The new world that sprung from the women’s hands and hearts had green things growing out with snaking tendrils to cover the land, vast breathing forests like green lungs, meandering rivers wandering sedately or splashing wildly to the deep sea, and majestic mountain peaks that caressed the crystalline blue sky. It had four-legged ones, winged ones and swimming ones, creatures with fur and sharp teeth, feathers and slippery scales, who helped to chirp, howl, grunt and sing the Earth into life. There was snow and wind and rain, and flowers blossoming in the sunshine. Moon-bright nights and fragrant days. A marriage of every element.
Surrounded by all this wonder, the humans were no longer deaf and blind. Now there were wise women and men who spoke with the Others and listened to their wise and wild counsel, forming new friendships to ensure that the newly made world of beauty, joy and pleasure would endure and flourish.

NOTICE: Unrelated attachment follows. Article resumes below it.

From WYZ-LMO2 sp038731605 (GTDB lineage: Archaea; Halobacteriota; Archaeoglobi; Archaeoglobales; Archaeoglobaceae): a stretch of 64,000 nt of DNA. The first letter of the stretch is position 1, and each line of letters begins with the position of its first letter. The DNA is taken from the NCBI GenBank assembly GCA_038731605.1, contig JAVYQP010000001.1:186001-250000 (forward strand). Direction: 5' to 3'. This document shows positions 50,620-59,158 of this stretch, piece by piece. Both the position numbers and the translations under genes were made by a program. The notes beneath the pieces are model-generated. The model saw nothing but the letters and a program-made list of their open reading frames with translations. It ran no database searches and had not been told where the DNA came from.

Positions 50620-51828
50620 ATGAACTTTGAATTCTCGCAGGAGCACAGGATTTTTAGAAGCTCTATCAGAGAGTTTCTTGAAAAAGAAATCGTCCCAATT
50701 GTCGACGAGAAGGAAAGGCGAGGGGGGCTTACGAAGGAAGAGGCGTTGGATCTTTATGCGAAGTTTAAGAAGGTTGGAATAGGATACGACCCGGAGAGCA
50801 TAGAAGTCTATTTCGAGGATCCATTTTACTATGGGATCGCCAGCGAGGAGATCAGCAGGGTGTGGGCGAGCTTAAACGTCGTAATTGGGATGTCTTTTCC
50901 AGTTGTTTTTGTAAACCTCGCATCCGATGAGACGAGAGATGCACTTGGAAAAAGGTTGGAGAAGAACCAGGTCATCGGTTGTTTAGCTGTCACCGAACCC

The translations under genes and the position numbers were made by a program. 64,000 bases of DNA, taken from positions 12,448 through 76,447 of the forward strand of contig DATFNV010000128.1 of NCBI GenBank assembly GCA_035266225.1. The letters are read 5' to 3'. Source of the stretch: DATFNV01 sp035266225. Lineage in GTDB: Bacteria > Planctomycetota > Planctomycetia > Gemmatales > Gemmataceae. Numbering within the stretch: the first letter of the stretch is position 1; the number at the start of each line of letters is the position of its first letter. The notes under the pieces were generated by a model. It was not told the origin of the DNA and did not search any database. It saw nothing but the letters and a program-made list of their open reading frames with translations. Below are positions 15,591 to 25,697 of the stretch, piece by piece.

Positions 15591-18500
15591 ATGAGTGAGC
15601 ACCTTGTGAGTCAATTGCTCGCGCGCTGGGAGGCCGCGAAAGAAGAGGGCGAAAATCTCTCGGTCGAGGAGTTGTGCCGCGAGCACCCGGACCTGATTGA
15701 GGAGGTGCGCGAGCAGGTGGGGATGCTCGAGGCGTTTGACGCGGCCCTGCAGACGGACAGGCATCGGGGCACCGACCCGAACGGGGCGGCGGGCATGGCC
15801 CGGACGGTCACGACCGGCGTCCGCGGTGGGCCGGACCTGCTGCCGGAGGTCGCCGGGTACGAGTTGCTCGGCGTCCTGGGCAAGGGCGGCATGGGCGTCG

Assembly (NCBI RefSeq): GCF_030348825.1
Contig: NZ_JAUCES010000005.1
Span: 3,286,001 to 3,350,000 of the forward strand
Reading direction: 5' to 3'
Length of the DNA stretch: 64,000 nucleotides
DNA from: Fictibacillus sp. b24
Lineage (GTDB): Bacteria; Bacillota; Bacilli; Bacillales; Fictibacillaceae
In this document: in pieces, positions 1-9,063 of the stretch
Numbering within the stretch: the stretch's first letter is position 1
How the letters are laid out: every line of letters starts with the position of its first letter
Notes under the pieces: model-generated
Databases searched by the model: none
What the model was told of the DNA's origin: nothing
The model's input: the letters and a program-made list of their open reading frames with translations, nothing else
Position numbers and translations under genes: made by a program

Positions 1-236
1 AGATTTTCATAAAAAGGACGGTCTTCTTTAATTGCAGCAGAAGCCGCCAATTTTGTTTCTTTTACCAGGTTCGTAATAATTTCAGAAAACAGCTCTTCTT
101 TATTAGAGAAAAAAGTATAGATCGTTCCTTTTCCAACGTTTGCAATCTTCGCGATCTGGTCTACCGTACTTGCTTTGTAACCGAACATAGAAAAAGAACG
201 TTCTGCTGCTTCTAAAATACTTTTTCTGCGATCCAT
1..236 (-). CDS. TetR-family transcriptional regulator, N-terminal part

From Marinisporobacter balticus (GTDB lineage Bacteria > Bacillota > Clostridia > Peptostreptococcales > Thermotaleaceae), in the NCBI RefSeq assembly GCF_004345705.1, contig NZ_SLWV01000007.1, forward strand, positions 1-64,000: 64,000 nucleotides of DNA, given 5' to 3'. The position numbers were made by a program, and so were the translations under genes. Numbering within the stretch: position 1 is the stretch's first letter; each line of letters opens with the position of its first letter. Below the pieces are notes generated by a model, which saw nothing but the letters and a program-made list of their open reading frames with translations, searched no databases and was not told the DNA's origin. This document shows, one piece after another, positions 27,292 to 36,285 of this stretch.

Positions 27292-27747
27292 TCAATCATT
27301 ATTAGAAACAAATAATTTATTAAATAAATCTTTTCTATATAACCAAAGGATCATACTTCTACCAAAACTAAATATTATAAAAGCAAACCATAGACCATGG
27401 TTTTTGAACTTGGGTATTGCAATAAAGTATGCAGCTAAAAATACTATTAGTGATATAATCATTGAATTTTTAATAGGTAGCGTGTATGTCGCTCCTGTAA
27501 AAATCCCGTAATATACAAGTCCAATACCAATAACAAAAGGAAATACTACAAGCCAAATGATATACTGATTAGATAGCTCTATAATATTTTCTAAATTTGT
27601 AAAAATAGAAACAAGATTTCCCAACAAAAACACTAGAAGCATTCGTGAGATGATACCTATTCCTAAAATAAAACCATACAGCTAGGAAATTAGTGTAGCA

The carpenter’s wife, the stonemason’s wife, the blacksmith’s wife and the witch looked upon what had been created and they saw that the world was filled with all manner of wondrous things. They spoke with the Earth, with the growing things, with the four-legged ones, winged ones and swimming ones, the oceans and deserts, the rivers and mountains, and all the Others said they were satisfied with their new home. The women saw that their work was finally done, and weary and sore, but elated as well, they stopped to rest, returning home to join the men who were enjoying their steaming cups of tea.
‘We can all live in this world,’ said the carpenter’s wife, smiling at last. 

* * *

I can’t for the life of me remember why I decided to write about a carpenter—only that the first line of this story came to me, and I tried to allow it to be what it needed to be. I think perhaps, in writing of carpenters, stonemasons, blacksmiths and magicians/witches, I was remembering what Jay Griffiths wrote in Kith: The Riddle of the Childscape (2013):